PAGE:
2018 Preview: Event Tech Predictions From Industry Experts
Augmented reality, facial recognition, and blockchain are on the radar of these forward-thinking event professionals.
The following are select quotes pulled from the original piece.
In Mitra Sorrells’ last piece for BizBash, we talk tech together. Here are the key quotes from our conversation:
Facial recognition: “In 2017, we saw range of compelling experiments by brands using facial recognition in live environments, including JetBlue testing facial recognition boarding passes at Boston’s Logan Airport, to the new security systems at Dubai’s airport, to Alibaba’s experimental shop, Tao Café, using facial recognition for payments, and on. Within the event space, the work of Austin, Texas-based start-up, Zenus, has caught our eye. Their new platform is using facial recognition for onsite event check-ins, replacing tablets and touchscreens at registration booths.”
Augmented presentations: “From large general sessions to broadcasts of events, we—as creators and attendees—are constantly thirsty for new ways to consume a speaker’s presentation. For large-scale events, using technologies from companies like Vizrt, we expect to see more broadcast-style AR-based content to become integrated into keynote presentations. For video-centric presentations, we love the potential of Prezi’s new AR tools that merge the presenter and their visual assets into a single screen. For attendees, we expect to see more AR glasses that provide closed captioning of the live event, similar to the London’s National Theatre’s smart glasses they provide for the deaf to enjoy live theater.”
Live VR events: “Events will continue to be an area of experimentation and value-driving for virtual-reality technology companies. Through 2017, LiveLike and NextVR have expanded their offerings within VR for sporting events. Attendees can use VR to join their friends and ‘sit’ in a stadium’s V.I.P. box to watch a live match. Additionally, during its recent user conference, Mark Zuckerberg announced Oculus Venues. Rolling out in 2018, Oculus Venus will enable up to 1,000 attendees to simultaneously watch live sports, concerts, and more. Finally, the coming implementation of YouTube’s new 180-degree VR specifications will mainstream a 180-degree viewing angle that is much more appropriate for stage-centric live events. Altogether, the expanding technologies and new experiences to consume live events in a VR will drive bigger attention from event organizers of all types.”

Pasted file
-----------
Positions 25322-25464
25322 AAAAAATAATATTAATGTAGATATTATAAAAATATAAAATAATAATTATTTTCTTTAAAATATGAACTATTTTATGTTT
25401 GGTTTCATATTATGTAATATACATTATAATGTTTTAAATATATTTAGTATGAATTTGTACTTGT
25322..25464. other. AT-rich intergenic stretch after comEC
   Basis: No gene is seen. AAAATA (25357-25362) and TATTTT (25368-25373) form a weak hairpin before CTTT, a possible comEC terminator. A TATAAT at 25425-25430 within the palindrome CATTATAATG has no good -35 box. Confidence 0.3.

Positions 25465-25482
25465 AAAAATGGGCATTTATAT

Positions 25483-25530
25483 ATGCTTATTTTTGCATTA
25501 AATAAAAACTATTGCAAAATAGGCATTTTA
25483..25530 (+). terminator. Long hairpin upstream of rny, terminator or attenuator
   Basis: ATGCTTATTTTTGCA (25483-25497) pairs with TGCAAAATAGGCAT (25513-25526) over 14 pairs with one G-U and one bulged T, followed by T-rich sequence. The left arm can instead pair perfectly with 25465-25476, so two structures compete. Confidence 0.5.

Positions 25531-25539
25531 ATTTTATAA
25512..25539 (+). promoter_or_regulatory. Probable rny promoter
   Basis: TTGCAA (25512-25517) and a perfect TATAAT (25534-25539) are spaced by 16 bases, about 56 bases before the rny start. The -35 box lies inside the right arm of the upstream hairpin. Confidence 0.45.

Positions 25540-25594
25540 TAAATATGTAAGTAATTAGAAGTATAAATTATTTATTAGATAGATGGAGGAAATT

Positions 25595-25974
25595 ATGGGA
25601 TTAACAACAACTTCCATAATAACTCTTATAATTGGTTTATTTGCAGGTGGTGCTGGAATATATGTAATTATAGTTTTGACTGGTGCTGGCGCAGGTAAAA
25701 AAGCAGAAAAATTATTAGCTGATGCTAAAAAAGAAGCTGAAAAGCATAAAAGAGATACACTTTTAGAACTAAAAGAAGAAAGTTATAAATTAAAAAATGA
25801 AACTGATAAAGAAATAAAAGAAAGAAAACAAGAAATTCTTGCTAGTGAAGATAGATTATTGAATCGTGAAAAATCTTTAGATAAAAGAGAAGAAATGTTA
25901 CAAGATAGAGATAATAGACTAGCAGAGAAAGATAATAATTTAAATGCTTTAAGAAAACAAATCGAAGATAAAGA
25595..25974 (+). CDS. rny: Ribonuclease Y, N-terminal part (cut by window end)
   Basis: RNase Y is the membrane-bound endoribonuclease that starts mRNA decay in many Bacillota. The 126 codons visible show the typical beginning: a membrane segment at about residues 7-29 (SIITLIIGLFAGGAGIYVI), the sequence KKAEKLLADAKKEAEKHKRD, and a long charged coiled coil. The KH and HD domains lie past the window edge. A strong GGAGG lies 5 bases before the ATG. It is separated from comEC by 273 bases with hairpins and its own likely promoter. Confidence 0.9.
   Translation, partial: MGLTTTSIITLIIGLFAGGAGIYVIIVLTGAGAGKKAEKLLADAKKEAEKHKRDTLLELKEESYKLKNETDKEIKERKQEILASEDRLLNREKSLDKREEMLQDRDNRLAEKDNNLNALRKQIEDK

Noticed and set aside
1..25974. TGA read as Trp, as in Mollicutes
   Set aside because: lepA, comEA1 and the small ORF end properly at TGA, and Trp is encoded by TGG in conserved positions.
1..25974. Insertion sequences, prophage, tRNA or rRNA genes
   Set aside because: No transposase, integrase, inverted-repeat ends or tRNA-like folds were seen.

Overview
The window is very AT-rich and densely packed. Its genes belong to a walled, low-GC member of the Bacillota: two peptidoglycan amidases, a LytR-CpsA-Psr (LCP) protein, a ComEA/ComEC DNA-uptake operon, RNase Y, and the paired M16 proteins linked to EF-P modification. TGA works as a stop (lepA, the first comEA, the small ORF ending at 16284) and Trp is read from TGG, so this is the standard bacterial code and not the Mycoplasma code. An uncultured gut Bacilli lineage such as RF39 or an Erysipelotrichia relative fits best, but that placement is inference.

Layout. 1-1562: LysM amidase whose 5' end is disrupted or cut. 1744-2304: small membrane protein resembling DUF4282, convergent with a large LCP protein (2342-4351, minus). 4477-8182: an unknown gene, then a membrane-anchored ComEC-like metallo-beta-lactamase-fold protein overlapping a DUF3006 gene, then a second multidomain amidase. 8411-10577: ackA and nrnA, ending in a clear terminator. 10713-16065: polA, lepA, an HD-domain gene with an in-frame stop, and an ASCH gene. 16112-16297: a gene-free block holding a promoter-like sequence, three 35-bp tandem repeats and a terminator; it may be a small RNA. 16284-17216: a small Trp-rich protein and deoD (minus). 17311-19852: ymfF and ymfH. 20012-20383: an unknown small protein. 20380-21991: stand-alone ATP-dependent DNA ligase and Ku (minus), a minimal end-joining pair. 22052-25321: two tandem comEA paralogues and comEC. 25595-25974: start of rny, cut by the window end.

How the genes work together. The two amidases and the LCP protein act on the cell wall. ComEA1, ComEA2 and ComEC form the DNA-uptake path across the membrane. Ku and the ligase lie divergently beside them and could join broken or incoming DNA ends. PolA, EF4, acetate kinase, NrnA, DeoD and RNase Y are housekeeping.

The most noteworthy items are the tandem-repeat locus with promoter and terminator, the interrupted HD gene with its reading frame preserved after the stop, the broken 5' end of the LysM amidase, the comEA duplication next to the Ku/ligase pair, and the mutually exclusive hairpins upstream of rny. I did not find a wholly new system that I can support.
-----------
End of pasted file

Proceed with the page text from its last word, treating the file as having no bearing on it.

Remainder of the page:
Gaze-based interfaces: “In the coming year we expect gaze-based interfaces—using eye tracking to control an interface—to be the hot trend in experience design.”
Artificial voices: “Over the past few months we’ve seen interesting voice-centric technologies come to market. Google’s new Pixel Buds can, in near real-time, translate nearly 40 languages. A San Francisco start-up called BableOn is able to translate what we each say without the need for the other person to have a headset. These technologies could potentially make it easier for international attendees to both understand content and network with people throughout all areas of an event or meeting.”
Blockchain: “Blockchain, the underpinning technology behind the rise of cryptocurrencies like Bitcoin, is being explored for use in many other business areas. … In the event space, start-ups like Blocktix now offer a counterfeit-resistant solution for ticket distribution and ownership.”
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